January 16, 2017

I have owned rental real estate for four years and have 14 units in Michigan, 1,200 miles from where I live. These units are the main reasons I was able to reach Financial Independence since their returns have been very nice.

A key part of this success is having a great property manager. It’s a key piece of automating your business, and honestly how else could I run my business from so far away and retire early?

But even before I moved halfway across the country I needed a property manager. I was working at a very demanding career and couldn’t afford the time commitment of active management.

So I found an awesome property manager and life has been good ever since.

This post will detail the process I used to find my property manager and how you can do the same.

But first, a bit of background…

Plan A Goes South

The plan was perfect. My real estate mentor was going to help me find some great rental properties. I’d buy them through him (he was a real estate agent too) and he’d manage them for me. Easy-peasy.

Once we got our first place he told me he didn’t really have time to manage it for me. Uh-oh.

Thankfully I had some time to find an alternative. The place needed a few months of remodeling to get up to snuff. This gave me time to find a property manager. That’s the good news.

Related: Estimating Rental Property Expenses.

The bad news was that I had never hired a property manager before and had absolutely no idea how to do it.

My List of Requirements for my Property Manager

property manager list

My mentor served as a sounding board but he wasn’t really familiar with the property management options in our area since he managed his own places. So I was pretty much on my own.

Fortunately, as a business executive, I had hired hundreds of people. Over two decades of filling jobs, I had developed a system to find and hire good people. I applied those same principles to find a property manager.

I started with a list of what I was looking for in a property manager. Of course, there were the basics of being able to do the job and manage the various tasks associated with it (finding tenants, managing tenants, maintenance, etc.), but there was more. I wanted someone who I thought was:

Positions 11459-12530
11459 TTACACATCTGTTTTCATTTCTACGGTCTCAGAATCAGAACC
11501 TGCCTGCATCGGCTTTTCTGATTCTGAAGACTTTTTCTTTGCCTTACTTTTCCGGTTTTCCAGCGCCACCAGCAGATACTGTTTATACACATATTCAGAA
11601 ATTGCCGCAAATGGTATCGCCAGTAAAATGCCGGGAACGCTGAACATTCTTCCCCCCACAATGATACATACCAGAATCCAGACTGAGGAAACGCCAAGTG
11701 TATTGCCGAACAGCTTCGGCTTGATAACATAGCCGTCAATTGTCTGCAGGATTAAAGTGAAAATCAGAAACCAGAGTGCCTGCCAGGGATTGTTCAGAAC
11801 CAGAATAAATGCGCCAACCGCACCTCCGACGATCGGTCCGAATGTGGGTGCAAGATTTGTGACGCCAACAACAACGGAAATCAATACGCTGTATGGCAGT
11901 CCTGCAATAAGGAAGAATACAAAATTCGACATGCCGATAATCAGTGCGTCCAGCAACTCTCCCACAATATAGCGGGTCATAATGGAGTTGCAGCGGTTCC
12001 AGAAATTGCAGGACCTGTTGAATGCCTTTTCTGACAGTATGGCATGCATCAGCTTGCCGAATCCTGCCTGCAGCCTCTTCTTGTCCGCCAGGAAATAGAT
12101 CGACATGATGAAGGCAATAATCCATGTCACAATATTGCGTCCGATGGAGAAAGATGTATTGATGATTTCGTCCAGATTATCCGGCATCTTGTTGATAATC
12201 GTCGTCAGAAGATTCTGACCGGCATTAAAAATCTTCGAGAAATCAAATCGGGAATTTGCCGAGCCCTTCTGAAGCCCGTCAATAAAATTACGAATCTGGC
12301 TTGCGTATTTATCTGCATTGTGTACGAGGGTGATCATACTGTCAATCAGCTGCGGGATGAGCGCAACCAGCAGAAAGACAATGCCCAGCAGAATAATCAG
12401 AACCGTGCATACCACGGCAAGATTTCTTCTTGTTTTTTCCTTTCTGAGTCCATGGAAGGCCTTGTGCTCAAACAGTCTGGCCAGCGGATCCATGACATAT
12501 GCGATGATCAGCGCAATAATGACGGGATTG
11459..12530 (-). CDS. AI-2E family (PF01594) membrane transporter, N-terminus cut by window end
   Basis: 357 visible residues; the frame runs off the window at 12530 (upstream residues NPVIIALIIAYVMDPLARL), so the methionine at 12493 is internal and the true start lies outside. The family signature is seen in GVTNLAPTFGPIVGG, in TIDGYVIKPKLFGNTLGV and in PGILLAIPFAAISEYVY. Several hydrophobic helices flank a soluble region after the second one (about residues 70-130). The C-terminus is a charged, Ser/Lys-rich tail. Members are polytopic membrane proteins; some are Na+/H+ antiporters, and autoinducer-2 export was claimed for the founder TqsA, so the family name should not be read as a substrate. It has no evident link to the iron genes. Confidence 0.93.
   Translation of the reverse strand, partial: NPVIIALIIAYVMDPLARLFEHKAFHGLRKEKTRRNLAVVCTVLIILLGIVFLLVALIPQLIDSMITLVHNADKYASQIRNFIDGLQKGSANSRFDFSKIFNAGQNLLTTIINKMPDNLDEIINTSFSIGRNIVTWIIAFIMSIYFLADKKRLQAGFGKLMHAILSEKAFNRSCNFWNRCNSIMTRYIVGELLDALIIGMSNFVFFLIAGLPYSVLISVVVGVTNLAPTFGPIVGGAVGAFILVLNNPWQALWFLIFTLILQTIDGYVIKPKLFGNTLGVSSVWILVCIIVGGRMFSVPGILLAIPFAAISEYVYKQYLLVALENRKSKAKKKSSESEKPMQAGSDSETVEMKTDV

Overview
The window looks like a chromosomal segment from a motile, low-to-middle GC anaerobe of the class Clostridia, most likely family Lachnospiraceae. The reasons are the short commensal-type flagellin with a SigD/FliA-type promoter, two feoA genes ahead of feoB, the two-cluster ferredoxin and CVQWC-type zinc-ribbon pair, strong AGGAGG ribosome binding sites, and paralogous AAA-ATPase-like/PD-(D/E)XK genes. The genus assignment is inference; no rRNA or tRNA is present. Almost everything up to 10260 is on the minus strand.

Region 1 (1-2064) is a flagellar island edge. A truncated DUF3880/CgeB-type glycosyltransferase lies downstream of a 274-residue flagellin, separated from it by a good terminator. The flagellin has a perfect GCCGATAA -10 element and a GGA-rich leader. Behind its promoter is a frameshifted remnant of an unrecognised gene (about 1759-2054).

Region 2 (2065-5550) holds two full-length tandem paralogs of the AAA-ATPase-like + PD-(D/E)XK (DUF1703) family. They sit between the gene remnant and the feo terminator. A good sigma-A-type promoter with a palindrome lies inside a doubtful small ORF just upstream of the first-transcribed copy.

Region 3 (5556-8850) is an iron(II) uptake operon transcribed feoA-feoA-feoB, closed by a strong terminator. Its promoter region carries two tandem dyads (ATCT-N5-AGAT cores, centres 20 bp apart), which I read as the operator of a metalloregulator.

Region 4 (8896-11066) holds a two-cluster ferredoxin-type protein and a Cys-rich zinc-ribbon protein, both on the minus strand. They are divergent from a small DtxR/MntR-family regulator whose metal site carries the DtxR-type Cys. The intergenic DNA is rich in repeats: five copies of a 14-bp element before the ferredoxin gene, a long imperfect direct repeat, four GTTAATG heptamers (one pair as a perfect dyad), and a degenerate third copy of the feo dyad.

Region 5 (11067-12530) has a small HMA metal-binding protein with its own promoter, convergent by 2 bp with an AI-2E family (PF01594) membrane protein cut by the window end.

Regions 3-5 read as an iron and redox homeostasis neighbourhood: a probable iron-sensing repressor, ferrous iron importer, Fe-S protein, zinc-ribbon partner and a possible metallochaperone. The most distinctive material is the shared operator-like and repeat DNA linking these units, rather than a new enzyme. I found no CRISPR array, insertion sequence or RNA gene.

• Trustworthy. After all, I was going to be turning over $600k in property to them.
  • Knowledgeable. I didn’t want someone who would just manage the process but add to my knowledge with insights that would benefit the business.
  • Affordable. This could play out in two ways — either having a low management fee or being able to save me on various costs and services (garbage pickup, snow removal, etc.) Or (hopefully) both.

With this set of criteria, I was off to find my manager.

Identifying Potential Property Managers

I then started a three-step process to help me find the right person:

1. Networked to get property management referrals.

I began to network with those I thought might know and recommend property managers — my mentor’s contacts in real estate, colleagues at work, friends I knew in the real estate business, people at church, business contacts, etc. It seems like I asked everyone I knew for a recommendation. Of course many had as much idea of where to find a property manager as I did, but I played the odds. Now and then I’d get a hit and a recommendation.

Of course many had as much idea of where to find a property manager as I did, but I played the odds. Now and then I’d get a hit and a recommendation.

Doing this, I was able to identify ten possible property managers over the course of a couple months. Though some were of admittedly questionable ability, I left them all on my list unless I deemed them to be an absolute disaster.

2. Interviewed the candidates.


My first contact was by email. This alone eliminated three of them. Two took too long to get back to me and one’s response was so bad that it turned me off from the get-go. Email was to be our main form of communication once I hired one of them, so they had to be prompt, responsive, and professional at this stage.